Everytime my father would visit me at college, he had this strange habit of peering into my mini-fridge and surveying my bookshelves. After college, I discovered that what I thought was a fatherly oddity was actually an astute assessment. This was his process of intentionally assessing my efforts while in school: were there books on the shelves and was the fridge devoid of beer?
Little did he know that this assessment tool is actually one that Jesus challenges his followers with. “The good man brings good things out of the good stored up in his heart, and the evil man brings evil things out of the evil stored up in his heart. For out of the overflow of his heart his mouth speaks (Luke 6:45).”
The things we consume and store up in our hearts will overflow into our lives. If in college I had stored up an excessive amount of beer instead of investing into the books on the shelves, my output (and grades) would have reflected that prioritization.
However, by cultivating the good things in our lives, then the outflow will be beneficial and positive. What we consume will dictate how we live. Eugene Peterson captures what overflows from our all-consuming selfishness when he paraphrases Galatians 5:19-21:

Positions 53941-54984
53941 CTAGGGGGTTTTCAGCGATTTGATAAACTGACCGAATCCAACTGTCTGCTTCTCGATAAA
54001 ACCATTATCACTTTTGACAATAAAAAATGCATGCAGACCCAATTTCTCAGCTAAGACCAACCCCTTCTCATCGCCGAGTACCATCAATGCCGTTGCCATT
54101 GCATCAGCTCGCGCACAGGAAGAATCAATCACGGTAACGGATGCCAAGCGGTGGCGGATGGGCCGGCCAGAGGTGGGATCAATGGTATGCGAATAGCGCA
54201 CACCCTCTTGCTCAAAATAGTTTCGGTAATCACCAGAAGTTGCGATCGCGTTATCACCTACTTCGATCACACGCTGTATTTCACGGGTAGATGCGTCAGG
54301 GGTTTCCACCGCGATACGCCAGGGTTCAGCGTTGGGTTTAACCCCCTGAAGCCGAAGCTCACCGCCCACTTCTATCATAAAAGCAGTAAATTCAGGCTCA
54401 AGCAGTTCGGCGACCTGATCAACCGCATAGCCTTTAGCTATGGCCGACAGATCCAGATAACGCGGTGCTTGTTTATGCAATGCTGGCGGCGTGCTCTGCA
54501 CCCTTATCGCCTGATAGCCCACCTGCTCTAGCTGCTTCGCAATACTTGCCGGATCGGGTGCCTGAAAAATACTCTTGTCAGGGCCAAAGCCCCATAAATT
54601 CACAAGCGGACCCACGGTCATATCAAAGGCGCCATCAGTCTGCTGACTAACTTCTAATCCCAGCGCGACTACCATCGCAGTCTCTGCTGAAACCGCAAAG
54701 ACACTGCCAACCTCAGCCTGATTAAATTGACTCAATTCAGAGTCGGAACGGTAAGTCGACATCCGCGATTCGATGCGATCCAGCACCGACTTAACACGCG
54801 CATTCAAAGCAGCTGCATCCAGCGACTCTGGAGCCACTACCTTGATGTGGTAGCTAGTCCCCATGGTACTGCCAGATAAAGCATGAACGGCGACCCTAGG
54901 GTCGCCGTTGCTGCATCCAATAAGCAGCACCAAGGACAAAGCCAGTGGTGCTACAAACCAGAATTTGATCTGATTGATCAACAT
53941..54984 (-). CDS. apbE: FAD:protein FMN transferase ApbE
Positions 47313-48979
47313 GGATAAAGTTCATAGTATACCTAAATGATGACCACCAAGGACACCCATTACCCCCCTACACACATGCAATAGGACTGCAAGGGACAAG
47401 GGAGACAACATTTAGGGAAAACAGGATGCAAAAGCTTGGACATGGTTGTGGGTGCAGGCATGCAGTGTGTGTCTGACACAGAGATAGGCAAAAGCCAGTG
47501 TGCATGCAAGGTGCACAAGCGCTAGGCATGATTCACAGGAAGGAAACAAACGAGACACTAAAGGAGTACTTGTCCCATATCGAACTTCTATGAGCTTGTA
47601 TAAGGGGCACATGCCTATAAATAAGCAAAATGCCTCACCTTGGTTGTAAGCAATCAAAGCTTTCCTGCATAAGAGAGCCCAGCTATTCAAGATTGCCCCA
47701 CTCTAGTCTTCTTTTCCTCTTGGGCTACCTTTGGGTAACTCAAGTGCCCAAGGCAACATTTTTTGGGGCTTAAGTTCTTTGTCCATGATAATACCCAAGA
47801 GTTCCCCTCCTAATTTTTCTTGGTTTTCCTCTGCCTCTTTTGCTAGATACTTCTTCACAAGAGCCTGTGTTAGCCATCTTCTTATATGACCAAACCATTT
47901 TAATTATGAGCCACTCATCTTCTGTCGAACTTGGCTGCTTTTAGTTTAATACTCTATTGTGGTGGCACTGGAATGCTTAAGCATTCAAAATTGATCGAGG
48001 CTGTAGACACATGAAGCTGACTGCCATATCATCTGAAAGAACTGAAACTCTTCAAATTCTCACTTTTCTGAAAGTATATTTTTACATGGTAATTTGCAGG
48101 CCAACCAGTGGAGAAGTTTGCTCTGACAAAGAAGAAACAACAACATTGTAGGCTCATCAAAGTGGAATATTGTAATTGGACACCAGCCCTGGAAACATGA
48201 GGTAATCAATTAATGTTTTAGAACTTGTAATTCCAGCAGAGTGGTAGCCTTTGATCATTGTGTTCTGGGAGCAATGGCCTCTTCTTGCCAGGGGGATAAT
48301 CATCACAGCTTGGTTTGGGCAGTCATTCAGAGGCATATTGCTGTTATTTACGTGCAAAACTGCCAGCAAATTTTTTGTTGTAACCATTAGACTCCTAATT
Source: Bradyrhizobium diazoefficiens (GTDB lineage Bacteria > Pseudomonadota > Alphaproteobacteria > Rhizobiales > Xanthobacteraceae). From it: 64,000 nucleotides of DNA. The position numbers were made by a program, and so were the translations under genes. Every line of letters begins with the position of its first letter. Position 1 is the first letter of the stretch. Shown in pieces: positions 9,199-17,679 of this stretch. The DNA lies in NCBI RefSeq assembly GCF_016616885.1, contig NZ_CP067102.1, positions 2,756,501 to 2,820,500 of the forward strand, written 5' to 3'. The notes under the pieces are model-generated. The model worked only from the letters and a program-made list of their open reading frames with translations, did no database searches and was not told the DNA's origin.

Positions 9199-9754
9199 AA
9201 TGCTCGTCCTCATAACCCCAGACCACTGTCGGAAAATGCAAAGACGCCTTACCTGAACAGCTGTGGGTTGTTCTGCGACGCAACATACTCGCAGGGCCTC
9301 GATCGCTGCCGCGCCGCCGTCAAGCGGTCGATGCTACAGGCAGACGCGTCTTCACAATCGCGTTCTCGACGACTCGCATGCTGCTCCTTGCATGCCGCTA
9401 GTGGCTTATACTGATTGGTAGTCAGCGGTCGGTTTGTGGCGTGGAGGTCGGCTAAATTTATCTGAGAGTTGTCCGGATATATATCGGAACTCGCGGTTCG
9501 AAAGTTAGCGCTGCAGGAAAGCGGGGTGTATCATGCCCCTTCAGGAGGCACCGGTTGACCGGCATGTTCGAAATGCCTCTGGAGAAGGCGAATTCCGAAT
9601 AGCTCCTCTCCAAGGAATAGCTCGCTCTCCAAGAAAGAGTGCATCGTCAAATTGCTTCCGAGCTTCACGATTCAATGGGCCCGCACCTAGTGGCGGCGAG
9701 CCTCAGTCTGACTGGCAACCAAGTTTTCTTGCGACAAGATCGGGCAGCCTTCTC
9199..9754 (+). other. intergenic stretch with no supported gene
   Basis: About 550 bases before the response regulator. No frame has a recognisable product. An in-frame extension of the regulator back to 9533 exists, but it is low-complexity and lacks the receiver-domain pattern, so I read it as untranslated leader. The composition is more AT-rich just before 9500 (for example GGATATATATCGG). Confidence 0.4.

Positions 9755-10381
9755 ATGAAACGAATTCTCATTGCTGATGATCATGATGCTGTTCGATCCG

“It is obvious what kind of life develops out of trying to get your own way all the time: repetitive, loveless, cheap sex; a stinking accumulation of mental and emotional garbage; frenzied and joyless grabs for happiness; trinket gods; magic-show religion; paranoid loneliness; cutthroat competition; all-consuming-yet-never-satisfied wants; a brutal temper; an impotence to love or be loved; divided homes and divided lives; small-minded and lopsided pursuits; the vicious habit of depersonalizing everyone into a rival; uncontrolled and uncontrollable addictions; ugly parodies of community. I could go on.”
So what are you consuming? Is your fridge stocked full of cheap beer for the kegger this weekend? Is there a stack of gossip magazines on your nightstand (or pornography hidden on your browser)? Or is there the Living Water of Christ’s love in your fridge, and the promise of the Living Word on your bookshelf?
Because, as Peterson continues, “What happens when we live God’s way? He brings gifts into our lives, much the same way that fruit appears in an orchard—things like affection for others, exuberance about life, serenity. We develop a willingness to stick with things, a sense of compassion in the heart, and a conviction that a basic holiness permeates things and people. We find ourselves involved in loyal commitments, not needing to force our way in life, able to marshal and direct our energies wisely (Gal 5:22-23).”